What’s interesting is that Demara was not after money, or at least that was not the primary objective. His goal was prestige and status. His biographer Robert Crichton noted: “Since his aim was to do good, anything he did to do it was justified. With Demara the end always justifies the means.”2 Though we know what he did, and his motivations, there is still one big question that has been left unanswered – why did people believe him? According to Robert Crichton,
Demara had an impressive memory, and through his impersonations accumulated a wealth of knowledge on different topics. This coupled with charisma and good instincts, about human nature helped him trick all those around him. Studies of professional criminals often observe that con artists are skilled actors and that a con game is essentially an elaborate performance where only the victim is unaware of what is really going on.3 I mention Demara, because to me his story is the story of Abiy Ahmed, Ethiopia’ prime minister. Of course the setting is different and there are different motives behind his behavior, but several similarities indicate that Ethiopians and the international community have fallen victim to an elaborate charade created by this man.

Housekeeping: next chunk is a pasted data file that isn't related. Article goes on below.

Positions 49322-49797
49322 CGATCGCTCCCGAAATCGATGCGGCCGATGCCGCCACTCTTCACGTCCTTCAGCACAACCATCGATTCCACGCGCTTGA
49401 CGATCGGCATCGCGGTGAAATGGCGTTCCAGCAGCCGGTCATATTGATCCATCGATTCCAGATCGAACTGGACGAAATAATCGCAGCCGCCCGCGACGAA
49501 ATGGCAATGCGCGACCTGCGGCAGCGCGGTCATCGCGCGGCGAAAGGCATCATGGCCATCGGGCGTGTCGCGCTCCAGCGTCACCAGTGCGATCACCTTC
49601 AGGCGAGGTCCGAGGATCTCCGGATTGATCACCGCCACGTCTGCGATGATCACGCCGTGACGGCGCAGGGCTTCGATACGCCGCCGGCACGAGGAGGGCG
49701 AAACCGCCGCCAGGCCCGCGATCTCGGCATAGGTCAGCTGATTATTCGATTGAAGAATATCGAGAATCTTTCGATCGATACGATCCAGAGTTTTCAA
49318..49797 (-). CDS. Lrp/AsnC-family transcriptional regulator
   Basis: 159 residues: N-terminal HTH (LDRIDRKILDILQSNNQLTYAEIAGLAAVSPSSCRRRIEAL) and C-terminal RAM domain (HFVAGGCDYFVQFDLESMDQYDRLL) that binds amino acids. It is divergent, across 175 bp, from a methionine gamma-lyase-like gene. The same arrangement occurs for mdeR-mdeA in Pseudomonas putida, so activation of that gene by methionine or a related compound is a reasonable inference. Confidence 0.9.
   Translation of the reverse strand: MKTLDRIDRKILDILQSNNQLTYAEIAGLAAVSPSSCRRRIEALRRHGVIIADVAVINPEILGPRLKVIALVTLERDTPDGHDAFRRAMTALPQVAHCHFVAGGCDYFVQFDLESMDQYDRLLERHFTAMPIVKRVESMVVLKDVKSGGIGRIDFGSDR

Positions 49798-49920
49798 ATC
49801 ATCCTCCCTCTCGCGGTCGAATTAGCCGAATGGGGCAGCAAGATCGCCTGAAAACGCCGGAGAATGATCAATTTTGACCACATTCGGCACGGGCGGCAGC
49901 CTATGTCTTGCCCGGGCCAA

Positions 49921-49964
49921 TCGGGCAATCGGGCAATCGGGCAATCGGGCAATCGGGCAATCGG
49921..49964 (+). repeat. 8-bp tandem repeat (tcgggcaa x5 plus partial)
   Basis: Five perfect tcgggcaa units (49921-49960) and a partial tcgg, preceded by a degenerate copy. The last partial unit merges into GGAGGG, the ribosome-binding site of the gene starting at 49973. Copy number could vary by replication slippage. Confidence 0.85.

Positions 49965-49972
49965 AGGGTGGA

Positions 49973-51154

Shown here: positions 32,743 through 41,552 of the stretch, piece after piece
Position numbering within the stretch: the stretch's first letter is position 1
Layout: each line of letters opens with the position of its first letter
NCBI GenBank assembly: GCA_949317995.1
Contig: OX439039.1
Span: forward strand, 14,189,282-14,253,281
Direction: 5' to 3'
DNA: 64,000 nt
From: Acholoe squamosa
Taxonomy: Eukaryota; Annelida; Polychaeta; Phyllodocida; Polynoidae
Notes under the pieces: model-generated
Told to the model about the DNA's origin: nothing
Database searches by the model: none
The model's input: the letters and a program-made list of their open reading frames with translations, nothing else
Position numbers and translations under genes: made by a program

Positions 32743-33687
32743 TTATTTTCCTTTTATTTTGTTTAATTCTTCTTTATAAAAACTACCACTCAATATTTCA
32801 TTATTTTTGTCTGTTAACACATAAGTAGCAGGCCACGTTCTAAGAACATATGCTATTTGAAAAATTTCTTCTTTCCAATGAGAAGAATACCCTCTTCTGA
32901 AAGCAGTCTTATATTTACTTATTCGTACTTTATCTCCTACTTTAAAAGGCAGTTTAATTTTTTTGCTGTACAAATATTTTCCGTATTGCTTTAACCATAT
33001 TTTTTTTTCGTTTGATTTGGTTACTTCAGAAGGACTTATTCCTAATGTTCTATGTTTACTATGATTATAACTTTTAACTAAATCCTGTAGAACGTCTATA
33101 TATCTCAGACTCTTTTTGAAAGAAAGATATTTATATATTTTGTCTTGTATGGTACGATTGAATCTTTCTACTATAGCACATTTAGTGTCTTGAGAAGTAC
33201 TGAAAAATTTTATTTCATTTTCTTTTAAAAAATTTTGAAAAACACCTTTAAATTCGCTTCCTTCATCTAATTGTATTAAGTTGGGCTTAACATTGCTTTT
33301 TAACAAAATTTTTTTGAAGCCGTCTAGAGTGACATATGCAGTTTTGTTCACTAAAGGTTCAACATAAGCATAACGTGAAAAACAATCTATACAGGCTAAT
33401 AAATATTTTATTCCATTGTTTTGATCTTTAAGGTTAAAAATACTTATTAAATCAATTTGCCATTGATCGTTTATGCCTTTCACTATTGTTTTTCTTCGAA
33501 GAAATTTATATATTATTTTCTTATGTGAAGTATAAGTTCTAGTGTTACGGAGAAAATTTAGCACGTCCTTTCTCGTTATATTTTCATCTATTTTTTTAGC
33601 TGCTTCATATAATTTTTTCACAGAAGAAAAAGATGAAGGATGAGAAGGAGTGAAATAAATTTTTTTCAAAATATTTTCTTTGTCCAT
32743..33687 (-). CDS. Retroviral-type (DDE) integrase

Who knows what he is really like? Abiy can look like a compassionate, religious person, but at times he can also be brutal. One thing is becoming clearer as we try to understand him: he is a narcissist, and it is generally narcissists who become impostors. If they get into a leadership role, they believe that they alone know what is best, that everyone should trust them, that they can save the day. When narcissists become impostors, they become complicated people with a constant fear of failing or being exposed. Those fears can drive them to the extreme, leading them to act irrationally, contrary to common sense. They keep on lying, telling contradicting stories about themselves as they try to project a different image.